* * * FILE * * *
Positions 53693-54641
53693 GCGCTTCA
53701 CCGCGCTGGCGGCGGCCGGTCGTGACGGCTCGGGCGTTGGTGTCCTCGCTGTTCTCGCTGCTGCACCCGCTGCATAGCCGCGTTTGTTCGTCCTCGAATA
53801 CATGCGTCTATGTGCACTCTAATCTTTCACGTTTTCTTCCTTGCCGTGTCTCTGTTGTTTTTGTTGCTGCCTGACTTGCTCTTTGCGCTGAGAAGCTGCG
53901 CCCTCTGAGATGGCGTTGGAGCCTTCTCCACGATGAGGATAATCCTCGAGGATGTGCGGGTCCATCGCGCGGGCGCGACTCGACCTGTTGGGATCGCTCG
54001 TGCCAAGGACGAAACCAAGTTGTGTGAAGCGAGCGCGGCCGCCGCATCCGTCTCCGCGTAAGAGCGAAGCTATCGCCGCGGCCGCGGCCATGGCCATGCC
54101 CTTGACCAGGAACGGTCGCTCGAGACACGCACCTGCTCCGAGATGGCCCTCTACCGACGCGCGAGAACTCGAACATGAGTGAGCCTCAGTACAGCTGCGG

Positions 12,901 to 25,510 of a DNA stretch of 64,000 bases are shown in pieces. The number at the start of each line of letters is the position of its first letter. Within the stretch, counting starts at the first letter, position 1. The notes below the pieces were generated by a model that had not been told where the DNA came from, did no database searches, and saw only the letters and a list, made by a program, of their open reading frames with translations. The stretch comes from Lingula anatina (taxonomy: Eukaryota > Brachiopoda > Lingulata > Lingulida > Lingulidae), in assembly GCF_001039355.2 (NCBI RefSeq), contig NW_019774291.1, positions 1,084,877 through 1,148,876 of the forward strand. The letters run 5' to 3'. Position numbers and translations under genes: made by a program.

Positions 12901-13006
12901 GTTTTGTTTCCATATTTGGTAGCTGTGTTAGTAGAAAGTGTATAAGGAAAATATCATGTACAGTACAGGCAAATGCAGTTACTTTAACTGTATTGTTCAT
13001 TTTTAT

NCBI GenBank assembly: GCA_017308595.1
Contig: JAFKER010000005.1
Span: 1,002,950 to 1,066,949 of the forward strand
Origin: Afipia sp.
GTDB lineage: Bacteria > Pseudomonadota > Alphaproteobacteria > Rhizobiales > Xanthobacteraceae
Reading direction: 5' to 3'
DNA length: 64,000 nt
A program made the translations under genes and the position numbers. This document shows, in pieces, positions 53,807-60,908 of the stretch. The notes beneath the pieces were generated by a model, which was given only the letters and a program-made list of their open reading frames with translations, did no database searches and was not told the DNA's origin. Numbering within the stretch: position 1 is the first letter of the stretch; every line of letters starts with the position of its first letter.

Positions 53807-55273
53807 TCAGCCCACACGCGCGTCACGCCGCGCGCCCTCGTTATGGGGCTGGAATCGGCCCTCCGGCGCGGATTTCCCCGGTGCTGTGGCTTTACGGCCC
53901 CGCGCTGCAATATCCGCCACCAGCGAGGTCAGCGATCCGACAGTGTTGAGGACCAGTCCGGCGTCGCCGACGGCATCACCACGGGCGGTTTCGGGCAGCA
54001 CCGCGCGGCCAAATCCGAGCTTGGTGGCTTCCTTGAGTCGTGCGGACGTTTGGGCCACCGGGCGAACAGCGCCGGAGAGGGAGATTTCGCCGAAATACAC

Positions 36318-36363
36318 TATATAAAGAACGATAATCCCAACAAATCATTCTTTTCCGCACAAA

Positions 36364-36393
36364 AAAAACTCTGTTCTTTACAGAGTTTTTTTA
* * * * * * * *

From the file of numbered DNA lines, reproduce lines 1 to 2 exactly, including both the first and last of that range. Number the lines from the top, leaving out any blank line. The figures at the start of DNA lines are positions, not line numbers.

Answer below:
Positions 53693-54641
53693 GCGCTTCA